COVID-19 Frequently Asked Questions

 

 

 

 

*Updated March 29, 2020*

Do I need to worry about my kids getting COVID-19

It would be great if no child got this illness, but the one good thing about this virus is that it appears to be less severe in children compared to adults. The journal Pediatrics recently published an examination of all of the pediatric cases reported by the Chinese Center for Disease Control. Their data showed that over 90% of all pediatric cases were asymptomatic, mild, or moderate cases.  Only 6% of pediatric patients became seriously ill compared to 18.5% of adults. Of those children who were seriously ill, more than 60% were age 5 and under and 32% were under 12 months old. Of the 2143 children confirmed or suspected to have COVID-19 in the study, there was only 1 death. All of this confirms that children are more likely than adults to have mild symptoms and in general tolerate this illness better than adults. However, it also showed that very young children, and children with chronic medical conditions are still at risk for serious illness.

If children don’t get sick, why are schools closed and government officials recommending Social Distancing for everyone?

While the risk of death or serious injury is low for those that are young and healthy, this is a very dangerous illness with significant risk of mortality for those who are immunocompromised, have chronic medical conditions, or are over the age of 60. The mortality rate of COVID-19 for people age 50 years and under who have no pre-existing conditions is around 0.2%, which is similar to the Flu. For people age 80 and older that number jumps to 15-25%. The current recommendations for social distancing and cancelling of large gatherings is intended to “Flatten the Curve” of the illness. The less we all have interactions with each other, the less opportunity there is for the virus to spread, and the less likely that more people get sick than we have the ability to care for. These efforts can be thought of as being similar to the herd immunity that the community receives from vaccines. When we vaccinate all who are able to be vaccinated, we protect those who are not able to be vaccinated. In the same way, when we all minimize our exposure to large groups of people and avoid unnecessary social gatherings we are doing our part to protect those who are most vulnerable to COVID-19 in our community.

How do I protect myself and my children?

The virus is spread from person to person when one person coughs or sneezes and another person inhales the infectious droplets or touches a surface that the infectious droplets are on and then touches their mouth, eyes, or nose. The good news is that we can only spread these infectious droplets about 6 feet when we cough or sneeze, and a much shorter distance when we cough into our elbow. The bad news is that one study showed that the virus can live in the air for up to 3 hours and on some surfaces for up to 3 days, although it is unclear how these studies translate to real world spread of the illness. Based on this information, it is clear that the best way to prevent getting COVID-19 is to wash your hands and stay 6 feet away from anyone who has a cough.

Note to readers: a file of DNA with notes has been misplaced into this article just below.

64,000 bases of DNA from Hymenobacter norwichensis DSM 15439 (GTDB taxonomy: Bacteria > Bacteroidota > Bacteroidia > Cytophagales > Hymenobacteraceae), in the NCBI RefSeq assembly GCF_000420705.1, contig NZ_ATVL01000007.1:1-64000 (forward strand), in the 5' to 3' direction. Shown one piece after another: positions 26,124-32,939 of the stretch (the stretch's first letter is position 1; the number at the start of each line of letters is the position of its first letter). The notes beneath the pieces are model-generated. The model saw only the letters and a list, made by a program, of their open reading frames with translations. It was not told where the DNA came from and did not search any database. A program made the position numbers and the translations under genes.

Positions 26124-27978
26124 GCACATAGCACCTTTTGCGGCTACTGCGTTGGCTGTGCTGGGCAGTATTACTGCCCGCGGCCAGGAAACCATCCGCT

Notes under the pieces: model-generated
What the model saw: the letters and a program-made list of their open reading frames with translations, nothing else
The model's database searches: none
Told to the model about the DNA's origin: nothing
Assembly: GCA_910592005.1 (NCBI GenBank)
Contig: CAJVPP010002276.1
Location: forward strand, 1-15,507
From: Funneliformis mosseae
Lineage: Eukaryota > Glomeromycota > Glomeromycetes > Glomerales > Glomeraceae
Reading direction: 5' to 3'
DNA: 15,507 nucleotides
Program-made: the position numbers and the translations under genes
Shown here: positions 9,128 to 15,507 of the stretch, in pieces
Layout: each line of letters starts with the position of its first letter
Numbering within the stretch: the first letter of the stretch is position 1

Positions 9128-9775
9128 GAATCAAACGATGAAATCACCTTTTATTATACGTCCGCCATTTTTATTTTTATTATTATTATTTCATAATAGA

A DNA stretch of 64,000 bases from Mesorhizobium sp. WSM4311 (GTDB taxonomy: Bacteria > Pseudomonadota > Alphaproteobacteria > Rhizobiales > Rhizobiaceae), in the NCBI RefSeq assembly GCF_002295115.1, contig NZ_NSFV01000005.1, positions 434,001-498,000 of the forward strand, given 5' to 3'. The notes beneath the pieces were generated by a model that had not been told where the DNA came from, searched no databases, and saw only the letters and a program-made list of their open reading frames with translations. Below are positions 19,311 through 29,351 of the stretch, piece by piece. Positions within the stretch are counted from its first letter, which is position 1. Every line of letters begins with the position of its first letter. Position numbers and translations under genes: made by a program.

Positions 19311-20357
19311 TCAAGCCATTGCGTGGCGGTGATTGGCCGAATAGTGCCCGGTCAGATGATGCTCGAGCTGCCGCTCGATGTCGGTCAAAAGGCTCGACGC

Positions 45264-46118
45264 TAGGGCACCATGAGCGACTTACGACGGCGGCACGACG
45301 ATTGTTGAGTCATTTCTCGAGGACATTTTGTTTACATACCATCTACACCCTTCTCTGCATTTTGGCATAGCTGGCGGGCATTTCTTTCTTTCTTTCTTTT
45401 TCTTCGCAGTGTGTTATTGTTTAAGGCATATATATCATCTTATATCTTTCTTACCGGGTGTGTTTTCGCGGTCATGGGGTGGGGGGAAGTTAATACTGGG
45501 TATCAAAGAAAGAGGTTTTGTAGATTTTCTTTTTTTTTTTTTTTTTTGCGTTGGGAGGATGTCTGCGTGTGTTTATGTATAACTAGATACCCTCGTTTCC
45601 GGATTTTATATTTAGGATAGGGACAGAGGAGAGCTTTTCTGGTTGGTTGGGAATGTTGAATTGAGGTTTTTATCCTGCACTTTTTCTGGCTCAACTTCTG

To clean your hands of any infectious particles, wash them with soap and water for 20 seconds. If soap and water are not available, then use an alcohol based hand sanitizer that contains at least 60% alcohol and allow it to sit on the hands for 20 seconds. Do not apply hand sanitizer and then immediately wipe it off, it needs time to kill any germs on your hands. It is especially important to clean your hands prior to meals or any activity when you will be putting your hands near your face. Check out this video to learn proper hand washing technique.

Avoiding large crowds or public places is the best way to ensure that you have a 6 foot buffer between you and strangers. If it is necessary to go to a public place, then be mindful of your surroundings and make sure that your gatherings are limited to no more than 10 people. There are special types of masks that can filter out small viral particles called N-95’s, however these should be reserved for use by healthcare professionals as there is currently a global shortage. There is evidence that regular masks, often referred to as surgical masks, can provide some protection when in public places. A recent article from the New York Times reported, “When researchers conducted systematic review of a variety of interventions used during the SARS outbreak in 2003, they found that washing hands more than 10 times daily was 55 percent effective in stopping virus transmission, while wearing a mask was actually more effective — at about 68 percent. Wearing gloves offered about the same amount of protection as frequent hand-washing, and combining all measures — hand-washing, masks, gloves and a protective gown — increased the intervention effectiveness to 91 percent.” If you have a cough and must be around other people, then it is necessary to wear a mask. During this outbreak, the only reason a person with cough should leave the house is to seek medical care. For instructions on how to properly use a mask click here.